05 Dec Secret Sickness
I participated in the (virtual) national conference for my professional organization last month. It was a good conference all things considered and one part in particular stood out as excellent. That was a keynote address by Patrick Kennedy, former US Representative, nephew of John F. Kennedy, son of Ted Kennedy, and long-time battler of addictions and bi-polar disorder. His struggle was very real, very public, and now, very inspiring to others who are either dealing with the same issues or those of us who are on the front lines of trying to help people with these sorts of trials.
This may not be the only blog in which I reference Mr. Kennedy but I want to share today a short sentence that he uttered in his talk. He said at one point, “You’re only as sick as your secrets.” This, coming from a man who has spent his whole life in the public eye sharply focused on him and his family. His uncle a beloved President of the United States, his father a powerful senator who also battled demons of scandal and addiction, headlines and tabloids following Kennedy’s around like rock stars, and he has the misfortune of having bi-polar disorder and then becoming deeply addicted to drugs and alcohol while trying to remain in office.
He certainly had to believe at points along the way that these misfortunes must be kept secret or he would be finished in public service. He knows what it is like to feel ashamed and to fear what would happen if people really knew the truth. The problem was that the deeper the shame and the darker the room he tried to hide his struggles in, the more powerful they became. Finally, he reached a crossroad that was either deal with these issues directly or die. He chose to pull the shame from the dark box it was in and challenge it head on. It is true that he no longer holds public office and it is also true that the road of recovery and mental health was not easy but here he is; alive and using his formidable platform not to serve in the House of Representatives but publicly advocating for those who are living in the same dark place he was in.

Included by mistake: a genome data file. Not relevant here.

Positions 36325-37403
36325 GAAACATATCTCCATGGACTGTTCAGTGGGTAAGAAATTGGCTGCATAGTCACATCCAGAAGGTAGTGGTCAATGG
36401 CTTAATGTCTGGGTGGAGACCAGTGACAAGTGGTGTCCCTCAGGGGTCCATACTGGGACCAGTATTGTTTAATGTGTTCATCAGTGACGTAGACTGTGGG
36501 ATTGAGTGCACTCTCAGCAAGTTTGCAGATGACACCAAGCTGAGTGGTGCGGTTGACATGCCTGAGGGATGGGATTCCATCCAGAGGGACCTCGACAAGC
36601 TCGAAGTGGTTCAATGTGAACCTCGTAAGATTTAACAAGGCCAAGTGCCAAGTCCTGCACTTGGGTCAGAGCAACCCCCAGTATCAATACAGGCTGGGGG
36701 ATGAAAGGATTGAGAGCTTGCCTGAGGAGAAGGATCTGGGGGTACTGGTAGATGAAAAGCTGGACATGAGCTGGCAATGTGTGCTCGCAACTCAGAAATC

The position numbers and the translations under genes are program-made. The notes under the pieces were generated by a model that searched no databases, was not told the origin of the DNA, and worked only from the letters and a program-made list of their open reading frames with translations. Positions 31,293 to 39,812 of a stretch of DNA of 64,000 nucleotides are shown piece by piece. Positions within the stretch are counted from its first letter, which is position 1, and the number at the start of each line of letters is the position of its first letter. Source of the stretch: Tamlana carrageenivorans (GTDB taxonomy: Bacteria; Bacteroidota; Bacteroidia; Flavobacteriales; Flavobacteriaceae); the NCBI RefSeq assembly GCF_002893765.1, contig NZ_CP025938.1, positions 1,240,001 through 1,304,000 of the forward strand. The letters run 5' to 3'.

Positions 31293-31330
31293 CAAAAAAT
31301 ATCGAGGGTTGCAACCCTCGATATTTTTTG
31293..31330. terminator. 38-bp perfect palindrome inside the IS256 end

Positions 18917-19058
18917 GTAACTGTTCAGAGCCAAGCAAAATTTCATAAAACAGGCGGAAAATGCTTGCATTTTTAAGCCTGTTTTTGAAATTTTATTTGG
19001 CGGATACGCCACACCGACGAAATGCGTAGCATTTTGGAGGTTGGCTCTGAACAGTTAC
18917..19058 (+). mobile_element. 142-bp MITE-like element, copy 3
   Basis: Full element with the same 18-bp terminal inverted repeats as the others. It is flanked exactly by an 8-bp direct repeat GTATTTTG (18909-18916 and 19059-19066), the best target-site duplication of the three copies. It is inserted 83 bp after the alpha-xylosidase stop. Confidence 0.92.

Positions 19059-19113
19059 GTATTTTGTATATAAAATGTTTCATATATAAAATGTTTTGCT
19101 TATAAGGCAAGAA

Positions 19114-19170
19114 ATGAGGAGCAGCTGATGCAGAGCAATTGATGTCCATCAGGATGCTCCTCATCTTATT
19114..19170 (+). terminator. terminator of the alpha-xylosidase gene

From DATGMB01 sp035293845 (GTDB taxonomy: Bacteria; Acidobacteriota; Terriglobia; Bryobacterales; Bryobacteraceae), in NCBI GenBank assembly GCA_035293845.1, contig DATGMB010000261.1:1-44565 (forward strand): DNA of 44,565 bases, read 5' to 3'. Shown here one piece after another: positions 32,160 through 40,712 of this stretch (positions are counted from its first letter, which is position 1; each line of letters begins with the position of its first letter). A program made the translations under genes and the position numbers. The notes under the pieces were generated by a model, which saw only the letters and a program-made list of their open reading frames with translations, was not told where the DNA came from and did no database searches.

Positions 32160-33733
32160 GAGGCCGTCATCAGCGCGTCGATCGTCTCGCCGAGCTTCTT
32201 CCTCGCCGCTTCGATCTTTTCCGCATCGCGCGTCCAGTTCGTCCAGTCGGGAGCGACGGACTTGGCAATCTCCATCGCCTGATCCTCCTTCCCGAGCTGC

Many people I work with are also dealing with deep shame and a deep fear for people finding out that they are seeing a therapist, or have a mental health diagnosis, or need to stop drinking. I tell them and I tell you the same thing. These things you are battling get stronger in the dark. No, I’m not saying that you have to tell everyone what you’re battling with but you do need to push past the shame and pull the struggles out into the light, whatever that means to you. It might be talking with your spouse or best friend or pastor. It might mean being willing to walk into the therapist’s office in front of a waiting room full of people. I don’t know what it might mean for you but I pray that you remember and heed the words of Mr. Kennedy. You’re only as sick as your secrets.